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dc.contributor.advisorRuiz, Richarden_US
dc.contributor.advisorAriew, Robert A.en_US
dc.contributor.authorErcetin, Naciye Gulcan
dc.creatorErcetin, Naciye Gulcanen_US
dc.date.accessioned2012-11-20T22:09:39Z
dc.date.available2012-11-20T22:09:39Z
dc.date.issued2001
dc.identifier.urihttp://hdl.handle.net/10150/252892
dc.description.abstractThis dissertation has two main goals. First, it explores the use of hypermedia annotations by intermediate and advanced ESL learners while reading a hypermedia text. Second, the study investigates the relationship between reading comprehension and several variables that are the focus of this study: annotation use, text format, and prior knowledge. The participants are 103 ESL adult learners enrolled at the Center for English as a Second Language at the University of Arizona. Data were collected in several ways. A tracking tool incorporated into the hypermedia program recorded every interaction of the reader with the text in terms of the frequency of access to a given annotation or the amount and time spent on a given annotation. Data also included scores from a reading comprehension test and a prior knowledge test, both of which were developed for this study, as well as data from interviews and a questionnaire. Results indicate that intermediate and advanced learners displayed different patterns of annotation use. The intermediate group accessed annotations more frequently than the advanced group. However, they did not spend more time on annotations. The relationship between annotation use and reading comprehension also differed based on the proficiency level. While annotation use did not explain reading comprehension for the advanced group, over-reliance on certain annotations had a negative impact on the intermediate group. The study did not find any effect of text format on reading comprehension. However, prior knowledge was found to be an important variable related to reading comprehension. Finally, the qualitative data reveal that hypermedia reading had a positive impact on the participants' attitude towards reading on the computer. Despite the lack of quantitative evidence for the significant contribution of annotation use on reading comprehension, the participants indicated that the provision of information using multiple forms of media made reading more enjoyable and comprehensible.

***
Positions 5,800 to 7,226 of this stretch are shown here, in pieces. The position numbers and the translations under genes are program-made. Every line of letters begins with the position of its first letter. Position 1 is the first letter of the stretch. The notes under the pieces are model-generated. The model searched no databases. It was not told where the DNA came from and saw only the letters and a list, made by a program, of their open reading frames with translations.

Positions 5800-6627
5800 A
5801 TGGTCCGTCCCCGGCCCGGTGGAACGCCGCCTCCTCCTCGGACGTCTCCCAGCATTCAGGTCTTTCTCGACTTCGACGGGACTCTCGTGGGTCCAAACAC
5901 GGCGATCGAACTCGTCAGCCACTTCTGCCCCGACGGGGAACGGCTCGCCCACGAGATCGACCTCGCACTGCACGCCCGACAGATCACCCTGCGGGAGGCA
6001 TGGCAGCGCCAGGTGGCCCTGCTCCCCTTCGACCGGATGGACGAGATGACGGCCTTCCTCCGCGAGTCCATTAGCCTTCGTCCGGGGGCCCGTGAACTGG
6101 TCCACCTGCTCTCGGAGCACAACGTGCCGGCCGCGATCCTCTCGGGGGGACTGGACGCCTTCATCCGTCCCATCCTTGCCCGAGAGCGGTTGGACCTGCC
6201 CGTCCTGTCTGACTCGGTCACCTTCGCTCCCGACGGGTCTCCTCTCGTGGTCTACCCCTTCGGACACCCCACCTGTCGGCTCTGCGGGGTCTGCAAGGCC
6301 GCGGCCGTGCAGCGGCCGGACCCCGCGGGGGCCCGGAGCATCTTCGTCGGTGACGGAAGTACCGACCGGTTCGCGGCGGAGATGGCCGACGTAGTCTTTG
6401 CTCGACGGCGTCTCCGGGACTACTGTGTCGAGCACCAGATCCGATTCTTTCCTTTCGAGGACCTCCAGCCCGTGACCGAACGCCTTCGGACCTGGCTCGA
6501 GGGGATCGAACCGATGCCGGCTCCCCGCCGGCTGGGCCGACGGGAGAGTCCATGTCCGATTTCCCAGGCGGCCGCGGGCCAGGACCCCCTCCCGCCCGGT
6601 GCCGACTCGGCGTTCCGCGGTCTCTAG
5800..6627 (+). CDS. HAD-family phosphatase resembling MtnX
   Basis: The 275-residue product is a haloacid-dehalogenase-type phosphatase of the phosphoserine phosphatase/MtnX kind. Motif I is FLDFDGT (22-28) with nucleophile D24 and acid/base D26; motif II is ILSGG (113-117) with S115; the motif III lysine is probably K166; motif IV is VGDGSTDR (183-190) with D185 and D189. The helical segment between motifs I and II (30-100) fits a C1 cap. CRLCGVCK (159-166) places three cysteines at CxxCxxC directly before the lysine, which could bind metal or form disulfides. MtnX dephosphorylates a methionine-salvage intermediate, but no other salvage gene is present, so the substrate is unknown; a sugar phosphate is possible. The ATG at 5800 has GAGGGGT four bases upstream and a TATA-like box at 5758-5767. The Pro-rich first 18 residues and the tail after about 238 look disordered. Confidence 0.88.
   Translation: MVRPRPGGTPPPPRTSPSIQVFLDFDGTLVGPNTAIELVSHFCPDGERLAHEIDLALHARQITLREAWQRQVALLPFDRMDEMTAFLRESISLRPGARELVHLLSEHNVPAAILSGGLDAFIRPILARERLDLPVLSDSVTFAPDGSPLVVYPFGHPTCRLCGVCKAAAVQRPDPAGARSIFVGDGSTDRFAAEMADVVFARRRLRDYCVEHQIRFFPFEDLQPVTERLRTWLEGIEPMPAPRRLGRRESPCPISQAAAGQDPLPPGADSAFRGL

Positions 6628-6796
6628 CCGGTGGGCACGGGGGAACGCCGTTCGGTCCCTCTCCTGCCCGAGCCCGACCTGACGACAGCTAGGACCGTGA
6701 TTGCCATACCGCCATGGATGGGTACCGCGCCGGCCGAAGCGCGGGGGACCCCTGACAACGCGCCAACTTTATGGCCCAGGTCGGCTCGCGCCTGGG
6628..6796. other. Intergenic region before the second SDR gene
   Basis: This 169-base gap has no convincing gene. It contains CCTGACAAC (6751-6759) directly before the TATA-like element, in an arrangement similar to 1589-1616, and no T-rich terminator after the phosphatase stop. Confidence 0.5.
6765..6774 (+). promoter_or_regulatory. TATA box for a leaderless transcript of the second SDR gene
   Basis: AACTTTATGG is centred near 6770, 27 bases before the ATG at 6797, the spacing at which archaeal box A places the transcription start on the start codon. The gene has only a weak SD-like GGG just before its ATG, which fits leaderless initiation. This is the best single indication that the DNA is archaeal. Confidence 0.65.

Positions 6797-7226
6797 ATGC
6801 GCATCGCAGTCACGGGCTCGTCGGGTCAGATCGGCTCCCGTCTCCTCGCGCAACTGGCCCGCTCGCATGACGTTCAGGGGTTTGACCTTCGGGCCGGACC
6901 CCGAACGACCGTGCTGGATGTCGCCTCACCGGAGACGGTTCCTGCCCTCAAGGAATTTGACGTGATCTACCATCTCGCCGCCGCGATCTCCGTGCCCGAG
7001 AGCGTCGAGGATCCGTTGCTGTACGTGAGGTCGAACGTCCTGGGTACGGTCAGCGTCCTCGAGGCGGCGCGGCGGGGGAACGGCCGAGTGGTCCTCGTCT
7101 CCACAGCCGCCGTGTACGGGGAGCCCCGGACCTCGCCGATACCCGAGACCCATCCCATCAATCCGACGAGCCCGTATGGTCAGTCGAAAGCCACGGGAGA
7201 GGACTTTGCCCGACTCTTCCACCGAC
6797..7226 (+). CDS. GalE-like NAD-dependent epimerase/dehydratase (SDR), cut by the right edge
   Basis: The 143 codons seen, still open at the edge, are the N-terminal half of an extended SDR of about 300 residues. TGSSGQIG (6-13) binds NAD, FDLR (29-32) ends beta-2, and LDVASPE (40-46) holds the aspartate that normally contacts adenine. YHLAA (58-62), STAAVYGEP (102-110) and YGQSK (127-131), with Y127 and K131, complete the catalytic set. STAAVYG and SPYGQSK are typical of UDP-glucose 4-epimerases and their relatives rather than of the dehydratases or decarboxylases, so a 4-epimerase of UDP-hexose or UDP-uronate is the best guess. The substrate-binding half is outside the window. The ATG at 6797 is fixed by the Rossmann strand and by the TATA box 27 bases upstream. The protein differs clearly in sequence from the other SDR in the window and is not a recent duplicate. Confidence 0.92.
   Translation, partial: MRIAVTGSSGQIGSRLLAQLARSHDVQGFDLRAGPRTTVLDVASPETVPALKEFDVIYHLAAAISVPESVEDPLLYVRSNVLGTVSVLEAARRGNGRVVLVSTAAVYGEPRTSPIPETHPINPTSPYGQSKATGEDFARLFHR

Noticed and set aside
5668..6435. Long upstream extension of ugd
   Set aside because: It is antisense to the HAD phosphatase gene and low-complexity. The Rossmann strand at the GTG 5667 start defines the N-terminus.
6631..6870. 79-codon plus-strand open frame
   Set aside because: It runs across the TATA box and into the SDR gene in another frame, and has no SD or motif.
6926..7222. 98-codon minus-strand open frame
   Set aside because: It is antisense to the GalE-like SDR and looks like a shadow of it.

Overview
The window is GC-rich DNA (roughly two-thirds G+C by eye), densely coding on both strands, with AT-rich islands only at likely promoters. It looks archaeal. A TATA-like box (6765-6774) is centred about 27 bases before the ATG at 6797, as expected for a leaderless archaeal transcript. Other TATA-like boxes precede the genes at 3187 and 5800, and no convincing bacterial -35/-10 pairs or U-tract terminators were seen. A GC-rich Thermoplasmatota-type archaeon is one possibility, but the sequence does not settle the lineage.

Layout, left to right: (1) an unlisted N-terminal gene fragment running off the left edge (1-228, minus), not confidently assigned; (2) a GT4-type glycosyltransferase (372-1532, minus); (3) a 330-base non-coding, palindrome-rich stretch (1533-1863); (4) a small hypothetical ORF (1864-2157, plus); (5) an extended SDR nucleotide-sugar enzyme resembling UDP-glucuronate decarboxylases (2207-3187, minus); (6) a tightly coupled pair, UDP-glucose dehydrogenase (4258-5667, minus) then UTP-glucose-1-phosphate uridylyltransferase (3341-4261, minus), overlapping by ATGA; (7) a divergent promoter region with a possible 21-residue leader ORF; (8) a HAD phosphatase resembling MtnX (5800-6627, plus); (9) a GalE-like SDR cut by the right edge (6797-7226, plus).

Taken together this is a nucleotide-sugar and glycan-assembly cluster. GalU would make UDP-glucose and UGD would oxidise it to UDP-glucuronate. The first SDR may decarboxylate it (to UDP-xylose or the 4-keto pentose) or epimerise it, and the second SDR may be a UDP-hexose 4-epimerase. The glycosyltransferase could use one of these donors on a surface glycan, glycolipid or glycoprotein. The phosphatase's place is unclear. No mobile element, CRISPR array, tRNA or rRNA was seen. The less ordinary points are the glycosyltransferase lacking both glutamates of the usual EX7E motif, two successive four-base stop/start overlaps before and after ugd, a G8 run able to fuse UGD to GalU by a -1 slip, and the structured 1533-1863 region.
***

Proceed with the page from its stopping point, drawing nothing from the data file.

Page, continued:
dc.language.isoenen_US
dc.publisherThe University of Arizona.en_US
dc.rightsCopyright © is held by the author. Digital access to this material is made possible by the University Libraries, University of Arizona. Further transmission, reproduction or presentation (such as public display or performance) of protected items is prohibited except with permission of the author.en_US
dc.subjectEducation, Language and Literature.en_US
dc.subjectEducation, Adult and Continuing.en_US
dc.subjectEducation, Technology of.en_US
dc.titleSecond language reading in a hypermedia environment: The role of proficiency, annotation use, text format, and prior knowledgeen_US
dc.typetexten_US
dc.typeDissertation-Reproduction (electronic)en_US
dc.contributor.chairRuiz, Richarden_US
dc.contributor.chairAriew, Robert A.en_US
dc.identifier.oclc58966520
thesis.degree.grantorUniversity of Arizonaen_US
thesis.degree.leveldoctoralen_US
dc.contributor.committeememberRuiz, Richarden_US
dc.contributor.committeememberAriew, Robert A.en_US
dc.contributor.committeememberValmont, Williamen_US
dc.identifier.proquest3016488
thesis.degree.disciplineGraduate Collegeen_US
thesis.degree.disciplineLanguage, Reading & Cultureen_US
thesis.degree.namePh.D.en_US
dc.identifier.bibrecord.b41936723
refterms.dateFOA2018-05-27T05:19:33Z
html.description.abstractThis dissertation has two main goals. First, it explores the use of hypermedia annotations by intermediate and advanced ESL learners while reading a hypermedia text. Second, the study investigates the relationship between reading comprehension and several variables that are the focus of this study: annotation use, text format, and prior knowledge. The participants are 103 ESL adult learners enrolled at the Center for English as a Second Language at the University of Arizona. Data were collected in several ways. A tracking tool incorporated into the hypermedia program recorded every interaction of the reader with the text in terms of the frequency of access to a given annotation or the amount and time spent on a given annotation. Data also included scores from a reading comprehension test and a prior knowledge test, both of which were developed for this study, as well as data from interviews and a questionnaire. Results indicate that intermediate and advanced learners displayed different patterns of annotation use. The intermediate group accessed annotations more frequently than the advanced group. However, they did not spend more time on annotations. The relationship between annotation use and reading comprehension also differed based on the proficiency level. While annotation use did not explain reading comprehension for the advanced group, over-reliance on certain annotations had a negative impact on the intermediate group. The study did not find any effect of text format on reading comprehension. However, prior knowledge was found to be an important variable related to reading comprehension. Finally, the qualitative data reveal that hypermedia reading had a positive impact on the participants' attitude towards reading on the computer. Despite the lack of quantitative evidence for the significant contribution of annotation use on reading comprehension, the participants indicated that the provision of information using multiple forms of media made reading more enjoyable and comprehensible.


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